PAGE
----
The steamship Empire Windrush brought the first generation of migrant workers from the Caribbean to England, and therefore played an integral part in the origins of multi-cultural Britain. The story of the Windrush was made known to a whole new generation in 1998, when the 50th anniversary of its arrival on these shores was celebrated. But the ship wasn’t always British…

It was built in Germany by the Hamburg firm Blohm and Voss, named the Monte Rosa and launched in December 1930. Designed as a passenger cruiser with the capacity to carry 1,372 people, the 500ft vessel sailed the South American tourist route between Hamburg and Buenos Aires, the Argentinian capital. During the second world war it was used as a troop ship and then a hospital ship, but was eventually seized at the German port of Kiel by British forces after the German defeat. Refitted as a British troop carrier by A Stephen and Sons of Glasgow, it was renamed Empire Windrush in 1947.

Its most celebrated journey took place the following year. En route from Australia to England via the Atlantic, it docked in Kingston, Jamaica. An advert had appeared in Jamaica’s Daily Gleaner newspaper on April 13th, offering cheap transport on the ship for anybody who wanted to come and work in the UK. The war had created a labour shortage but many of the positions were low-paid and lay unfilled.

The fare for a place on the troop deck was a cut-price £28 and 10 shillings. When the Windrush departed on May 24th, 1948, it had 300 passengers below deck and 192 above, from the colonies of Jamaica and Trinidad. It took a month to reach England, eventually docking at Tilbury in Essex on June 22nd.

Most of those who bought tickets were ex-service personnel, who had fought on the British side during the war. They were promised jobs would be waiting for them, and some looked forward to joining (or rejoining) the RAF. Others were just curious to see what they thought of as the “mother country” at first hand. Although the atmosphere turned out to be far from welcoming when they first arrived, 202 of the passengers found work straight away. The newly-founded National Health Service was a major source of employment for some – others worked in factories and mills – but the largest employer was London Transport.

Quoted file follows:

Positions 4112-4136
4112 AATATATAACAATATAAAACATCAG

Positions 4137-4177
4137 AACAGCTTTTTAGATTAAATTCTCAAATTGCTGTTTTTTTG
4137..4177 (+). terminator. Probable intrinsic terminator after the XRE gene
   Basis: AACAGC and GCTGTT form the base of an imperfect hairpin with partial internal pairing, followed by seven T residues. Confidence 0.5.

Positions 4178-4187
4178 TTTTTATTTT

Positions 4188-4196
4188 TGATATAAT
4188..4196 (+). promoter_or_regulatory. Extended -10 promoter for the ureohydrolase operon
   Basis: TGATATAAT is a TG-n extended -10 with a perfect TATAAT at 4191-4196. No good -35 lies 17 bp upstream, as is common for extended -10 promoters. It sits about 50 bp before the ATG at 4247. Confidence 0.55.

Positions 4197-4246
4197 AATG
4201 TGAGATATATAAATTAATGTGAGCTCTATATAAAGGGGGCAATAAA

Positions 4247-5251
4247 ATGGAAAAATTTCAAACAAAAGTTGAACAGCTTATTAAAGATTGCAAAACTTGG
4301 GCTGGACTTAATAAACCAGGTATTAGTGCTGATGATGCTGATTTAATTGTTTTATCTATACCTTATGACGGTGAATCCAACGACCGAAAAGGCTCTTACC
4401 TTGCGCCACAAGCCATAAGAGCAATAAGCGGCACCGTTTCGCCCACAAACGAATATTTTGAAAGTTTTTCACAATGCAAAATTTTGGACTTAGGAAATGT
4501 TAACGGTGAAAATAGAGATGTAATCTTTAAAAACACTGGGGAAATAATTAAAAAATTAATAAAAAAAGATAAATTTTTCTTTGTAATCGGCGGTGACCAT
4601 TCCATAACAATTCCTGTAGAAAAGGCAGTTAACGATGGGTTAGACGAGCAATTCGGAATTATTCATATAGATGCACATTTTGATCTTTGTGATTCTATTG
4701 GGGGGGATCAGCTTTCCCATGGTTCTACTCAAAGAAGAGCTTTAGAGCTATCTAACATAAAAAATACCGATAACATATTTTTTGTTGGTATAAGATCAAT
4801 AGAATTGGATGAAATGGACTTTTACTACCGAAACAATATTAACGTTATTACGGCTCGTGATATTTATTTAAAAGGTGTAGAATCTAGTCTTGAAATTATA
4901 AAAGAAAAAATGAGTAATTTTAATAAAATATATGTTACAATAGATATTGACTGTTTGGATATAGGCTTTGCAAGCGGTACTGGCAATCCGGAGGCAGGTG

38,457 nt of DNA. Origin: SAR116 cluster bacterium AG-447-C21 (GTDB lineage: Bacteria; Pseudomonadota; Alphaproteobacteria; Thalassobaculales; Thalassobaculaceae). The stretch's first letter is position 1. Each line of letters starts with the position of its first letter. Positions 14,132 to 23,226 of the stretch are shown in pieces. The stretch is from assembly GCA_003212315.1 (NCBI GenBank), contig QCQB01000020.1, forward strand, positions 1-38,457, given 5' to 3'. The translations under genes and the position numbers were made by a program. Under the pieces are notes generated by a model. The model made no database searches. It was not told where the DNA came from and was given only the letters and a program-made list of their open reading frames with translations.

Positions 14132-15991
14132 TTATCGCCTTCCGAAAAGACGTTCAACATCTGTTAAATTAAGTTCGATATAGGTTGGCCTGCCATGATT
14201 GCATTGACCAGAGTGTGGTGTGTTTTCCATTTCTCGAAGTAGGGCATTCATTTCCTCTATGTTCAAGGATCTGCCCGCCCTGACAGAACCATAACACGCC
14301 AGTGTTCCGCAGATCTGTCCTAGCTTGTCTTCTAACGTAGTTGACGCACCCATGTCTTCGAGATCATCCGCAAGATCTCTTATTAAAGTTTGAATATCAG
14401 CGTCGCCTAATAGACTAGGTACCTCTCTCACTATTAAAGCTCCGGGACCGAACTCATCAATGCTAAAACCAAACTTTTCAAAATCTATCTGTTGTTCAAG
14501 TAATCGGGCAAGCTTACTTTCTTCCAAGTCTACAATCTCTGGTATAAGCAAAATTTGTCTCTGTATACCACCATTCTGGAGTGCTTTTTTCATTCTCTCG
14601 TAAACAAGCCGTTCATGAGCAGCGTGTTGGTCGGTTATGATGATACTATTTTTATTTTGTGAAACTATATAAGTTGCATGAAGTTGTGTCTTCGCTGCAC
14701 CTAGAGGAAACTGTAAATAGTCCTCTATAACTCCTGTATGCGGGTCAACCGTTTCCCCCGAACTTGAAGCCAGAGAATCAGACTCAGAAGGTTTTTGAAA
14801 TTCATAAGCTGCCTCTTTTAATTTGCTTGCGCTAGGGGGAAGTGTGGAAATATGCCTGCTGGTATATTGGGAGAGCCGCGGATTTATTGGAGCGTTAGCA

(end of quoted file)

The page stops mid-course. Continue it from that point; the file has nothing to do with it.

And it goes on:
While the Windrush was on its way to Britain, there was some debate in Parliament as to whether its passengers had any right to come here. Some argued that they ought to be turned away on arrival. It was pointed out in their defence that they had British passports, had served King and Country in wartime and would only be likely to stay for a year anyway. During interviews at the anniversary in 1998, some former passengers said they too had only intended to stay a short while, because they feared the climate and working conditions might not agree with them.

Windrush passengers, June 22, 1948
On their arrival on that June day, 236 of the travellers were temporarily housed in the Clapham South deep shelter in south-west London. This was one of a network of constructions beneath the underground stations, designed as refuges during the wartime bombing. Before the end of war, the one at Clapham South had been used for holding German and Italian prisoners-of-war. The shelter was less than a mile from the nearest labour exchange (job centre), on Coldharbour Lane in Brixton. As the men spread out into local accommodation, they marked the district’s debut as a multi-racial community.

The Windrush’s fate was not a happy one. On the return leg of a journey from Kure in Japan to Southampton in 1954, there was a large explosion in the engine room just off the Algerian coast and the ship was completely burned out. What was left of the ship sank in the Mediterranean while it was being towed towards Gibraltar. The event, which killed four engineers, could so easily have been a major maritime disaster but thankfully the remaining 1,500 or so passengers were evacuated safely.


Lord Kitchener and the initial voyage:

S.S. Empire WindRush:


~ by livefromheadqcourterz on August 11, 2011.

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